April 12, 2016
by Arman Toga
Negros Daily Bulletin
The Diocese of Kabankalan paid tribute to the late Atty. Francisco B. Cruz, a
human rights lawyer, for his commitment and legal services to the victims of
abuses during the Martial Law years.
KABANKALAN DIOCESE TRIBUTE. Left to right, Manuel Fortun, Jaoquin Fortun,
Jenna Cruz-Fortun, Julio Cruz, Lita Cruz, Kerl Cruz, Kerr Michael Cruz, Bishop
Patricio Buzon and Fr. Eryl Agus.*
Led by Bishop Patricio Buzon and Fr. Eryl Agus, director of the Commission on
Social Action, the April 8, 2016 ceremony at St. Pope Pasul Pastoral Center at
St. Francis Xavier Parish in Kabankalan City, Negros Occidental was attended by
Atty. Cruz’ family.
To mark these two occasions and to give more substance to them, I decided to
organize the widows and widowers around San Columbano Retreat House,
our former Columban Central house in Negros. This had been in my mind for some
We are calling this organization, in the language of the island (Illongo), “Asosasyon
sang mga Balo ni San Columbano” or in English “Association of the
Widows and Widowers of Saint Columban”. In Illongo the word for widow and
widower is the same – Balo.
MANILA, Philippines - As “My City, My SM, My Crafts” continues its series of
road shows around the Philippines, it showcases not only the best of traditional
arts and modern Philippine design, but also creative community-based crafts that
have become a source of livelihood for many Filipinos.
Negros Nine Human Development Foundation’s Fr. Brian Gore with weavers Bernalyn, Jonathan and Danila at the My City, My SM, My Crafts event at SM City Bacolod. Through its Abaca Weaving Project, the foundation which is run by the Columban Fathers, provides livelihood opportunities for a community of weavers in Kabankalan City.
It is hard to believe that it is thirty years since the story of an Irish Missionary priest facing death in the Philippines hit the headlines in Ireland. It was a story that captured the headlines not only in Ireland but also, in many other countries around the world, especially Australia and the United States. Lots of things have happened in the intervening period for the Catholic Church, not all of them positive stories, but the story of the Negros Nine should not be forgotten and for all the right reasons.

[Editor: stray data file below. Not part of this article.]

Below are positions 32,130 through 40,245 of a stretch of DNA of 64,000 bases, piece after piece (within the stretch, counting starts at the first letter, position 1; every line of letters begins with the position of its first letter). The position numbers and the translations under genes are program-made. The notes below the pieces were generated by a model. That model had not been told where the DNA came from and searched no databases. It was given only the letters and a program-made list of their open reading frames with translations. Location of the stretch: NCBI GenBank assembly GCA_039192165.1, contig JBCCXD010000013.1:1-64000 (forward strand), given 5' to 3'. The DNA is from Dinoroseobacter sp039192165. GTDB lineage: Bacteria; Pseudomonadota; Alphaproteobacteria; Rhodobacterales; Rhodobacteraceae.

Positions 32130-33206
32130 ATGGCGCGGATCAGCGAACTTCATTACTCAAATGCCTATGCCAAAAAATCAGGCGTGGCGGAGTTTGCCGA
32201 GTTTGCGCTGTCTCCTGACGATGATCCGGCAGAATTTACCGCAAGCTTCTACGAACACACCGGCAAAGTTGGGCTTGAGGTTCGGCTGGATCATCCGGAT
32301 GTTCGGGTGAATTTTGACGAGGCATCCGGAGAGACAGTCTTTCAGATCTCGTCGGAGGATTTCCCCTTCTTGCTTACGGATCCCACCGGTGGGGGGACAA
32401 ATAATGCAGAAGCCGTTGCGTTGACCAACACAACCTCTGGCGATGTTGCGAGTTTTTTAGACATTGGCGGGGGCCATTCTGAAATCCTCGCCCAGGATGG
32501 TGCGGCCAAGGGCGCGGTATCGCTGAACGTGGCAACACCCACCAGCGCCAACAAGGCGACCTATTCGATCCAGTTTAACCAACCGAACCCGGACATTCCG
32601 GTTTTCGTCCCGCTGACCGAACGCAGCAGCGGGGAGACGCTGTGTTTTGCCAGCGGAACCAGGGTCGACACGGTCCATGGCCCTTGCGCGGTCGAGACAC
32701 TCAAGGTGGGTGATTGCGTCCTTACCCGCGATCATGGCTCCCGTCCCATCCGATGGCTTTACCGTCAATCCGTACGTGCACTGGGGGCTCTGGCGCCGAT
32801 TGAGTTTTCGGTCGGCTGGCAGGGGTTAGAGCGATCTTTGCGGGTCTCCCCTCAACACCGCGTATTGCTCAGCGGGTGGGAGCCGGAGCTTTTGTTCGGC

I was a young reporter in RTE (Ireland’s National Radio and TV Station) when the story broke. Two Columban missionary priests, one secular priest, and the six lay leaders had been arrested and charged with the murder of a local Mayor on the island of Negros in the Philippines. I can vividly recall Niall O’Brien being interviewed on RTE Radio from his prison-cell in a place called Bacolod, telling how he and his two fellow priests, Australian, Brian Gore and secular priest Vicente Dangan, along with six lay leaders, were facing a possible death sentence on a trumped-up charge.
In essence this was a simple story of priests siding with the local sugar-workers on the island of Negros, helping them in their struggle to get better conditions. For their efforts, they were framed with the murder of the Mayor of Kabankalan, Pablito Sola. Even though the Mayor had been killed by members of a rebel group called the New Peoples Army, it suited the local ‘sugar barons’ to accuse them of the murder.
Negros Nine Human Development Foundation has recently received an invitation from SM City Bacolod through their PR Manager, May V. Castro. The invitation states that the “Negros Nine Abaca Weavers” has been selected as one of the participants to take part on special promotional campaign of Negros Occidental’s best products.